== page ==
Thursday, September 15, 2011

Savouring the Unknown

Three-Day Kayak and Hiking Tour of the Channel Islands (San Miguel, Santa Rosa, Santa Cruz) After my sitting today, I improvised on an idea that arose yesterday in Amaj/Cmaj.  No measurable progress was made, but I did do the work and then enjoyed a bike ride and Qi Gong in the surf. Later I read a snippet from Pedro de Alcantara's great book on the Alexander Technique called Indirect Procedures.  Regarding fear of improvisation Pedro states:  This universal fear always manifests itself in misuse of the whole self. To learn to improvise is to lose fear and, consequently, to stop misusing the self.

What happens when I improvise?  I engage the unknown in music and in myself.  Fear ever so subtle, even manifest in playing guitar which I so dearly love.  In an Alexandrian sense what happens to my use when I play "wrong" notes or find that I do not know what to play next?  I begin to rush and I tend to collapse my upper body.  The judgement voice usually in a negative tone arises within me.  How can I use AT to help my savour the unknown?

Today I decided to improvise in various styles for just four bars.  Maintaining an awareness of my use while improvising was paramount.  If I completed four bars without collapsing the improvisation was a success.  I paused between playing through various ideas and directed my thinking via AT.  A sense of letting go emerged as I continued to play in this way.  In my use certainly, but also in my thinking about myself as an improvisor and in the music.

After a short break to write notes, I returned to this notion of improvising four bars.  A piece was developing and a moment arose where the slight fear of the unknown manifested.  I paused very briefly and thought of openness.  Bold confident notes came out and well past the four bars I found an ending.  The pause was momentary and if an audience had been present could have been perceived as a musical rest.  The pause was significant for me, showing me the power of slowing down and being open.

Another attempt yielded overall positive results.  As the improv developed and became tricky, I noticed my upper left arm was tensing and I had begun holding my breath.  I am certain that the tension had been developing beneath my level of awareness as I played.  I did not find a way to release this tension as I played.  Getting excited now I was ready to rush into the next exploration.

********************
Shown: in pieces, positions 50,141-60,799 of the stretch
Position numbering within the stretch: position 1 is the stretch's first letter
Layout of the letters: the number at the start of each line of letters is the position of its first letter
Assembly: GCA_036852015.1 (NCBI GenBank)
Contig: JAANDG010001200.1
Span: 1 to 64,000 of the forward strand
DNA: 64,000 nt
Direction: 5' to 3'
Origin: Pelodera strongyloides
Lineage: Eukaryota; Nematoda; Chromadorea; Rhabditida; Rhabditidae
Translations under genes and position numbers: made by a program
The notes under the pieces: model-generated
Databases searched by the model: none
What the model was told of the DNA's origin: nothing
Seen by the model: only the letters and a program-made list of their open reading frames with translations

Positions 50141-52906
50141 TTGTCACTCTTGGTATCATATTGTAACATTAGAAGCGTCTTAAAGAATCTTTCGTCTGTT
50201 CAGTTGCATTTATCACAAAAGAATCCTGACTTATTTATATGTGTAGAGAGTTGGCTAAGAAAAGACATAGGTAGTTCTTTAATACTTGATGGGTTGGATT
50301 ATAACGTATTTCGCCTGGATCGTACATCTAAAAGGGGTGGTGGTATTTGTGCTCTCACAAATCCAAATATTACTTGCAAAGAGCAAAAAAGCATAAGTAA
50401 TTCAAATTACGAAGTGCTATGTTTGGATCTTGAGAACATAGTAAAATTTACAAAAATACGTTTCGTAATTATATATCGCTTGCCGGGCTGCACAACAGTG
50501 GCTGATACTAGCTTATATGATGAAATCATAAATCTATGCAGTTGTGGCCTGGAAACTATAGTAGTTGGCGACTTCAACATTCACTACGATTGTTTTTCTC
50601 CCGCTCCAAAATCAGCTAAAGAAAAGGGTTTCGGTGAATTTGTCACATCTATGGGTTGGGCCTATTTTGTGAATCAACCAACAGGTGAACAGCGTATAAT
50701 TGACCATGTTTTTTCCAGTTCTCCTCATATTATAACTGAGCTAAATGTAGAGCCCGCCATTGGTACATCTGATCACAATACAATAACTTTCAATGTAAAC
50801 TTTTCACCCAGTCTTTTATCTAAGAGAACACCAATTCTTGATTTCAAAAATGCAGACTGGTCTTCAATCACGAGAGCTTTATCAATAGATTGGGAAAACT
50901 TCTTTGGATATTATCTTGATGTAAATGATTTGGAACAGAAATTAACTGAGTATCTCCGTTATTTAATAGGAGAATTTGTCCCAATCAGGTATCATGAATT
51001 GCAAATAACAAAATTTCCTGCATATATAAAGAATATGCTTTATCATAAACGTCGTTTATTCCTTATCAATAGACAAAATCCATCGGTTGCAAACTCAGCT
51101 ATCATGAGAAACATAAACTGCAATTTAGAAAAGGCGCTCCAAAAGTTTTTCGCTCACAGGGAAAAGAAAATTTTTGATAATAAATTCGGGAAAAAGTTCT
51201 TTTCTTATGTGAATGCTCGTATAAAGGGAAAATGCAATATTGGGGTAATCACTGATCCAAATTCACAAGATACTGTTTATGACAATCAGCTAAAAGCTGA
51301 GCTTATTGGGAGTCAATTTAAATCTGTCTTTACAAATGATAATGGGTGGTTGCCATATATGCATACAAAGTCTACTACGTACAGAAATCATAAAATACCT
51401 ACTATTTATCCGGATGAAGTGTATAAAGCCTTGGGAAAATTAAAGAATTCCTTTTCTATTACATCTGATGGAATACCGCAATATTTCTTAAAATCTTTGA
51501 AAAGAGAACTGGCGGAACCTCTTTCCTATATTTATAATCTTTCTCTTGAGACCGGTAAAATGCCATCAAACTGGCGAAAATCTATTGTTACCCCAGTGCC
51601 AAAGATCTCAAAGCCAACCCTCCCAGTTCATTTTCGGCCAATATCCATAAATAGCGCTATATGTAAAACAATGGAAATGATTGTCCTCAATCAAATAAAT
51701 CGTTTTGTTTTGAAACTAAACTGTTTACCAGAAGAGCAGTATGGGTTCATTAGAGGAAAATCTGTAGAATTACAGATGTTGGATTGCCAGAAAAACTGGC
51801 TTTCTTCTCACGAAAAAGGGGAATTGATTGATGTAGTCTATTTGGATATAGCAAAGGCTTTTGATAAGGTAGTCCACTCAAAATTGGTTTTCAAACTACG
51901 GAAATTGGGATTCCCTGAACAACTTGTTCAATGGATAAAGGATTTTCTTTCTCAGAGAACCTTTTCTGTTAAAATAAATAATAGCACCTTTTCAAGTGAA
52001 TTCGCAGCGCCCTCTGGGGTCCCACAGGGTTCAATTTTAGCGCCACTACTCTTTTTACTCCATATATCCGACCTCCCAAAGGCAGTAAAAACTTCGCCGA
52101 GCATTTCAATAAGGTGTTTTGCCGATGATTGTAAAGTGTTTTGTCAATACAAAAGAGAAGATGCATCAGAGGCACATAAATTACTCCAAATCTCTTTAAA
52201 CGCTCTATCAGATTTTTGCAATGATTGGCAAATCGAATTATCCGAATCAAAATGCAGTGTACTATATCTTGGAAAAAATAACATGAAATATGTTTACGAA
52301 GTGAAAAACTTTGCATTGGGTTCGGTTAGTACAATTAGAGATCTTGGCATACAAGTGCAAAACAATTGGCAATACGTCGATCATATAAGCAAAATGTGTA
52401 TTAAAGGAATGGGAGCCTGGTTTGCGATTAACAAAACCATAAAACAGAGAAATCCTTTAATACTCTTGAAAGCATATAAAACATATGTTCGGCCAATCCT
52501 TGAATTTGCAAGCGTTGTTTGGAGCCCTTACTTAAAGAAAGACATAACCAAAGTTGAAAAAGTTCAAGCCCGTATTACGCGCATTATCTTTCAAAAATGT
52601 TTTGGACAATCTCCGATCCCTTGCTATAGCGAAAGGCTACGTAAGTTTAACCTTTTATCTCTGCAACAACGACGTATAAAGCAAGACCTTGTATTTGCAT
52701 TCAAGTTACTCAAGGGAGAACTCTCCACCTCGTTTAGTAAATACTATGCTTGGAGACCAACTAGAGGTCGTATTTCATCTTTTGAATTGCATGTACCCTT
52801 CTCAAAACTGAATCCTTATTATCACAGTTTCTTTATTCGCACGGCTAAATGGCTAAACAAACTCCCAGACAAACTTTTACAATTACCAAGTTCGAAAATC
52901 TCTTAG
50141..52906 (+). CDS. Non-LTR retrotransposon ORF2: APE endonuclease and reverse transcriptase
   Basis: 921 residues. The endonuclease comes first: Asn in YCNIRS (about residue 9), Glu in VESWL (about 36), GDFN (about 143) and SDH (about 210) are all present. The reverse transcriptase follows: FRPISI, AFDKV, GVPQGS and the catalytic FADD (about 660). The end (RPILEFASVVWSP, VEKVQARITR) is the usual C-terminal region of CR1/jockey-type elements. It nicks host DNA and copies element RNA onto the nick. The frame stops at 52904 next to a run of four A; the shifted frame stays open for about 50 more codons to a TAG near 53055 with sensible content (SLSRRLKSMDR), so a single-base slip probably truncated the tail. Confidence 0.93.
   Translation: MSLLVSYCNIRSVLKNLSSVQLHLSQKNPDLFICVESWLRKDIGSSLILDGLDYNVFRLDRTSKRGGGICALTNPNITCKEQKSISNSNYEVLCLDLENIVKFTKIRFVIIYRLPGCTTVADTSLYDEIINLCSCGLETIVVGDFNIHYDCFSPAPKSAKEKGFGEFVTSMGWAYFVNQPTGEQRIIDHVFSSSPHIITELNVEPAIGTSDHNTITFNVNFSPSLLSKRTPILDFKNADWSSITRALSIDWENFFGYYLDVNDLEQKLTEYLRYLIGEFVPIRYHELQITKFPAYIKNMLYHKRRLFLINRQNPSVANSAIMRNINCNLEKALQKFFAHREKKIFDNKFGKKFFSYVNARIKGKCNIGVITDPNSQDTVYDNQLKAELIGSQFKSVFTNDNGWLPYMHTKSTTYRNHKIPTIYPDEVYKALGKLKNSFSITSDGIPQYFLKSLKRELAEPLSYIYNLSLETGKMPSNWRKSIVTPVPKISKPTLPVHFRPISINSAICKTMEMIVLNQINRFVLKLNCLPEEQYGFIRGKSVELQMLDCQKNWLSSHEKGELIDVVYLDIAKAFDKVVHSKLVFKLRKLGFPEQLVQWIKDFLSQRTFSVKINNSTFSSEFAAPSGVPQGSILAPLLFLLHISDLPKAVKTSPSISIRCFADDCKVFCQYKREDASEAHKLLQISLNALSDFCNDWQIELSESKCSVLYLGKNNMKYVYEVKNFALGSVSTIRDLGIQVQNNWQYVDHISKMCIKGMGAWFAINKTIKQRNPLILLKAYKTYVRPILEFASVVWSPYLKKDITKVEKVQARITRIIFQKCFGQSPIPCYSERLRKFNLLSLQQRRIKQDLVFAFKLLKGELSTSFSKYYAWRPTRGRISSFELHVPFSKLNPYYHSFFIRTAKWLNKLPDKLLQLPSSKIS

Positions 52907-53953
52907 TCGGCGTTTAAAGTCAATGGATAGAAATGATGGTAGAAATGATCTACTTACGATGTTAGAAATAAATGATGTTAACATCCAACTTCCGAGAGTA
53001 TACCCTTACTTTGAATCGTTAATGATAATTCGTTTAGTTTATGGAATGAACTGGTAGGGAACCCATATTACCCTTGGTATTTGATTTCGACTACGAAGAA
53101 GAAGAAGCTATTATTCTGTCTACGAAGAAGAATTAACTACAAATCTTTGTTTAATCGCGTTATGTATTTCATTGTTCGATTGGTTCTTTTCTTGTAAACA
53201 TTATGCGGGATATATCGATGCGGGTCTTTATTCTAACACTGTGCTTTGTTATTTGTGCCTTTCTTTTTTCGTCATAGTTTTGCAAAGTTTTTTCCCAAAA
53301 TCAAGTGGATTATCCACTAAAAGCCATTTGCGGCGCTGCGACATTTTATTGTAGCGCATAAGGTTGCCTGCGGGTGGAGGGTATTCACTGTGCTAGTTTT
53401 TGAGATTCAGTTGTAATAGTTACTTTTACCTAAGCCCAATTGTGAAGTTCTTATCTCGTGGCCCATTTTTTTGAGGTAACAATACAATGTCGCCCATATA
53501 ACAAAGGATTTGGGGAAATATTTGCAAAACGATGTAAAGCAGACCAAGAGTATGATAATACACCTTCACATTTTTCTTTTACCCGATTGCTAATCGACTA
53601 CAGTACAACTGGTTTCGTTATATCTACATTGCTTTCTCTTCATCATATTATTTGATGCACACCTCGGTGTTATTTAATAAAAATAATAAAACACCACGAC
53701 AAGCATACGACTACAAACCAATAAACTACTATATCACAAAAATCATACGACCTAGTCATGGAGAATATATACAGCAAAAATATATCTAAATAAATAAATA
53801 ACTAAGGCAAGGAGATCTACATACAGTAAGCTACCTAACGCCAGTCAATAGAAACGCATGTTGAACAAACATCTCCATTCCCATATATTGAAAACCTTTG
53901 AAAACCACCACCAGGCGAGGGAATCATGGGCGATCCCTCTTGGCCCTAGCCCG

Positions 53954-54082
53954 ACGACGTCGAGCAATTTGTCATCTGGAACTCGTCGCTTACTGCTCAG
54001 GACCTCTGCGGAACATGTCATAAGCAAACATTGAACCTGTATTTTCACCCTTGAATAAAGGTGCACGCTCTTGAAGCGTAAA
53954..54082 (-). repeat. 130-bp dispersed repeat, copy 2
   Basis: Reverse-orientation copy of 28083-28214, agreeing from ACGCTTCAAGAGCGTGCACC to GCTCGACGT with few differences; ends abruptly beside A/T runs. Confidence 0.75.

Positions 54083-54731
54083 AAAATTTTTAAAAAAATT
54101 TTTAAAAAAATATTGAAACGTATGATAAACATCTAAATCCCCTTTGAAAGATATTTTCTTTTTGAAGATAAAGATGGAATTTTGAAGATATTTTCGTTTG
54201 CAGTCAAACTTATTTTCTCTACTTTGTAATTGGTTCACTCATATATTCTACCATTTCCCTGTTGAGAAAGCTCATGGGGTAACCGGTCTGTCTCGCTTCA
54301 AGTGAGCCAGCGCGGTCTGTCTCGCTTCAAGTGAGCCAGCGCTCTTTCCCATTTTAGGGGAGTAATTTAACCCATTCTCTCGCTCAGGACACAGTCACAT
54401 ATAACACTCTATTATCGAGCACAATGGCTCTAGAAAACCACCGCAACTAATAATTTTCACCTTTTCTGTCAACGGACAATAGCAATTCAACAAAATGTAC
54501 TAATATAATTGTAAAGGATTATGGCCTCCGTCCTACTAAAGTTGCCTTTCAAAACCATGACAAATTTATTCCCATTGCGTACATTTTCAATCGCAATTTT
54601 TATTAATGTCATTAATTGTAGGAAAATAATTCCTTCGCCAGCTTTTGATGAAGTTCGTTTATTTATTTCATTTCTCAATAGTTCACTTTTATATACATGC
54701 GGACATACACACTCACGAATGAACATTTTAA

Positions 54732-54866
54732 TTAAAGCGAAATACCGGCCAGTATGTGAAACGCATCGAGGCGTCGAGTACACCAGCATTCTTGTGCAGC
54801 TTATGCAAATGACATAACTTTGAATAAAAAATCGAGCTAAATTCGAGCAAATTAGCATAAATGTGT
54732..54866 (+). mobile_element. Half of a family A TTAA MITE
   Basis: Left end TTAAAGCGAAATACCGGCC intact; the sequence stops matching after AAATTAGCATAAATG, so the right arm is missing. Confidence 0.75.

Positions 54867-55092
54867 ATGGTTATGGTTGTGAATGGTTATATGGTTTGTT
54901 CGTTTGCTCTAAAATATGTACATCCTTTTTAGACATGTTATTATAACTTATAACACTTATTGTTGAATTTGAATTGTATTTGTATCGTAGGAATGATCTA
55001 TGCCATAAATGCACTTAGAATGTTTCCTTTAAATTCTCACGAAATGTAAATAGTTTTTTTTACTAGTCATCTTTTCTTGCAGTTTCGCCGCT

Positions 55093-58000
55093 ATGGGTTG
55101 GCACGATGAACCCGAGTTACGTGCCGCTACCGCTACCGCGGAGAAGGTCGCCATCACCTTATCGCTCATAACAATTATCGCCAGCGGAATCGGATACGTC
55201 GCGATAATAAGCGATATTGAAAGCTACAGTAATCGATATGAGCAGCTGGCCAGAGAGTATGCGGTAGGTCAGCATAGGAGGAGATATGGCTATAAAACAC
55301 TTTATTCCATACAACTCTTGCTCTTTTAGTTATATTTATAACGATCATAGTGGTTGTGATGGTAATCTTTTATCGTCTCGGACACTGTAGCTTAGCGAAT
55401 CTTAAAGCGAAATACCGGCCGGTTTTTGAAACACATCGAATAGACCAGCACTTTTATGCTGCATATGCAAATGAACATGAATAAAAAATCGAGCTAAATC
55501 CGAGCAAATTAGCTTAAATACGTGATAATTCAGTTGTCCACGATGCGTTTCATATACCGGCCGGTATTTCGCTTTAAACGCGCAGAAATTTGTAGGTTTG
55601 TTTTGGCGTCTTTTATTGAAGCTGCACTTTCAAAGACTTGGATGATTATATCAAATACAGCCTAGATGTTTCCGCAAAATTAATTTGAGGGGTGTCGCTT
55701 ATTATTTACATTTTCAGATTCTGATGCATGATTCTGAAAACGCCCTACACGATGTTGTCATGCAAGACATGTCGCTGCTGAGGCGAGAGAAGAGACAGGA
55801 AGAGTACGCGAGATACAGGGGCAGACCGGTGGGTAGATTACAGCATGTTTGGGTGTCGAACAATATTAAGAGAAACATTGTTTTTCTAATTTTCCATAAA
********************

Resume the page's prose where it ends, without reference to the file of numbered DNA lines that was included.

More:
Sensing that I may be end gaining, I choose instead to do a lie down.  As my back hit the floor I noticed the tension in my spine.  Letting this go, I was still eager to proceed.  But I stayed with the lie down and released my neck, spine, leg, and arms.  When I did begin again - loud intense notes played at a tempo much faster than the others.  At times I felt as if I was holding on,  while at other times I felt free.  Towards the end I again noticed I was holding my breath, the very breath of life.  These three improvisations all proceeded past the four bars I had originally established and the all had a sense of music to me.  May the learning continue as I approach the middle of this month long exploration inspired by Creative Pact 2011.

1 comment:

  1. Hi Patrick,
    Your discovery of the impact that physical gesture (specifically here, tension) has on the improvisation process is one of the most overlooked aspects of the improvising art form. In my experience, unnecessary tension arises when I stop letting the music come to me (as a gift) and start trying to control it directly. In essence, I'm physically free and open when I follow my improvising muse, and tense when I don't accept it, and instead try to reshape and anticipate the creative impulse. As you've experienced, your strategy for aiming at physical freedom instead of musical results (the means-whereby) yields moments of true artistic freedom. By the way, I visited your Website and listened to several of your recorded samples. Truly lovely, spacious music!